I spent the weekend in Williamsburg, Jamestown, and Yorktown, Virginia, where the first settlers arrived from Europe 400 years ago. The tours, scenery, and bike trails were spectacular. On Easter morning I visited the Bruton Parish Church where most of Virginia's eight Presidents attended services. The highlight for me was not sitting in the pew occupied by George Washington or Thomas Jefferson, but climbing the stairs to the Slaves Gallery for the personal slaves of the Williamsburg elite. The day before I had learned that notices announcing runaway slaves often contained St. Paul's admonition that "Servants are to Obey their Masters".
I could not help making a comparison between four stages of Williamsburg history and that of Tunisia. Stage One, from 1611 until 1776, saw Virginia living under British rule. Stage Two, for almost the next hundred years, had Virginia experience independence and freedom - but only for its white population. More than half of Williamsburg during that time were slaves. Stage Three began with Abraham Lincoln's Proclamation of Emancipation, and the freedom of the slaves. It was only Stage Four, under leaders such as Dr. Martin Luther King, when blacks were legally integrated into all parts of society.
One might think this was a 400-year process, but in reality the changes came in short powerful spurts of energy. The years just before and during the Revolutionary War set the course for the next one hundred years, and the few short years surrounding the Civil War propelled events for the century to come. The Civil Rights Movement of the sixties, again a focal point of activity compressed into a few short years, set the pace for the next fifty years until the present time.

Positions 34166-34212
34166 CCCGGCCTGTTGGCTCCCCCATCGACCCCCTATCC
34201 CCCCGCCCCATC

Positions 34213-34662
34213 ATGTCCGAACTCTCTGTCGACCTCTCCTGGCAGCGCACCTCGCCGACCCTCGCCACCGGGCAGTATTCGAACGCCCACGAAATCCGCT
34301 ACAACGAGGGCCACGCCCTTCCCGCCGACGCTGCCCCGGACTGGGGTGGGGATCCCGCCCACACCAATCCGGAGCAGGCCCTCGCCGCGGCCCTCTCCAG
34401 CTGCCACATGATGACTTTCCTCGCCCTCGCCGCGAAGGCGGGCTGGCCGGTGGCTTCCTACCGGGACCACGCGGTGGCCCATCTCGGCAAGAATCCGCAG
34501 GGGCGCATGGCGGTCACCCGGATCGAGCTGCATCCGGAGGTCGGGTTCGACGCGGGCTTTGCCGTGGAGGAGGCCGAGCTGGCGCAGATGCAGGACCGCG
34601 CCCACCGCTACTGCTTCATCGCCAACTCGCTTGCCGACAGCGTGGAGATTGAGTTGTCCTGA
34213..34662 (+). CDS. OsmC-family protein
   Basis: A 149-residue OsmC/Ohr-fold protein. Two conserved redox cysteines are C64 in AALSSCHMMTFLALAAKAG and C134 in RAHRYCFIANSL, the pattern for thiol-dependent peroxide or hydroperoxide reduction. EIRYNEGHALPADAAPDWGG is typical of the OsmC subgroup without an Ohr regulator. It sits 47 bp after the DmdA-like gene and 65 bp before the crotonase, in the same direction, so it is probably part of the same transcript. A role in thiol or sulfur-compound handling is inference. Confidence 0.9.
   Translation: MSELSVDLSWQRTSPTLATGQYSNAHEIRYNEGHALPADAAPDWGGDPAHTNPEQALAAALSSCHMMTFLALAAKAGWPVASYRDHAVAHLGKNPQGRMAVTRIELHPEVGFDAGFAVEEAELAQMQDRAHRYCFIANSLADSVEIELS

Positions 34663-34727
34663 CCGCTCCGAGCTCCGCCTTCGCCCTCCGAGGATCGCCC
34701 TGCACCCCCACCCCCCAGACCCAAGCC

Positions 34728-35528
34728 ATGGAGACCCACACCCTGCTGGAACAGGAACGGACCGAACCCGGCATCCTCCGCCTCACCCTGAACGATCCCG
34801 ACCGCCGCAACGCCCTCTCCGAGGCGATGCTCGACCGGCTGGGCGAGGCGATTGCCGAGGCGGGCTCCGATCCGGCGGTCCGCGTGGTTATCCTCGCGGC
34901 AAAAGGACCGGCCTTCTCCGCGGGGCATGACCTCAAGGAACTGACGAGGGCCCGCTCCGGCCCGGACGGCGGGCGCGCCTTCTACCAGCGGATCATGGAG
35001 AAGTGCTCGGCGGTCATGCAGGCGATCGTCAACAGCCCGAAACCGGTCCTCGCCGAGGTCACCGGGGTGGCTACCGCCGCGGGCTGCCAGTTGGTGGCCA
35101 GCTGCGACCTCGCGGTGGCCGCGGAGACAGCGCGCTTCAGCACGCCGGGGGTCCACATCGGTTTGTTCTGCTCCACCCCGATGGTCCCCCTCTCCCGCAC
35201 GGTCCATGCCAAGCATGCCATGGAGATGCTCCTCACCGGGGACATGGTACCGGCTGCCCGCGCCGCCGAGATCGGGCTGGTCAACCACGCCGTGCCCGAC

Tunisia has experienced not four, but three stages of recent history. First was living as a French Protectorate from 1881, second was independence under President Habib Bourguiba in 1956, and the third was the Jasmine Revolution of 2011. The question to be asked now is, Will there be a Fourth Stage? Will a Martin Luther King arise to lead Tunisians into true freedom, or will the country sink into a morass of Islamists and Power Hungry politicans?
I'm not optimistic about Tunisia's short term prospects. The last thing Muslims want to hear, but to me the most rudimentary truth, is that they have to make a choice between Muhammad and freedom. They simply can't have both.
The words "free" and "freedom" are mentioned dozens of times in the Hebrew and Christian scriptures. The second chapter of Genesis, the Bible's first book, announces, "You are free to eat from any tree of the garden." (well, except one!) One of Jesus' primary messages was, "You will know the truth, and the truth will set you free."
How many times do you think "freedom" is mentioned in the Quran? The Arabic verb to be free is Hurr, to set something free is Tahrir, and freedom is Huriyah. The verb Hurr does not appear in the Quran a single time. Tahrir is mentioned a few times, but only in a legal sense - if a Muslim kills another Muslim, he must set free a Muslim slave in compensation (not a non-Muslim slave, mind you!). And the most important word of all - freedom? It is not found in the Quran a single time. There is a reason for that, you know.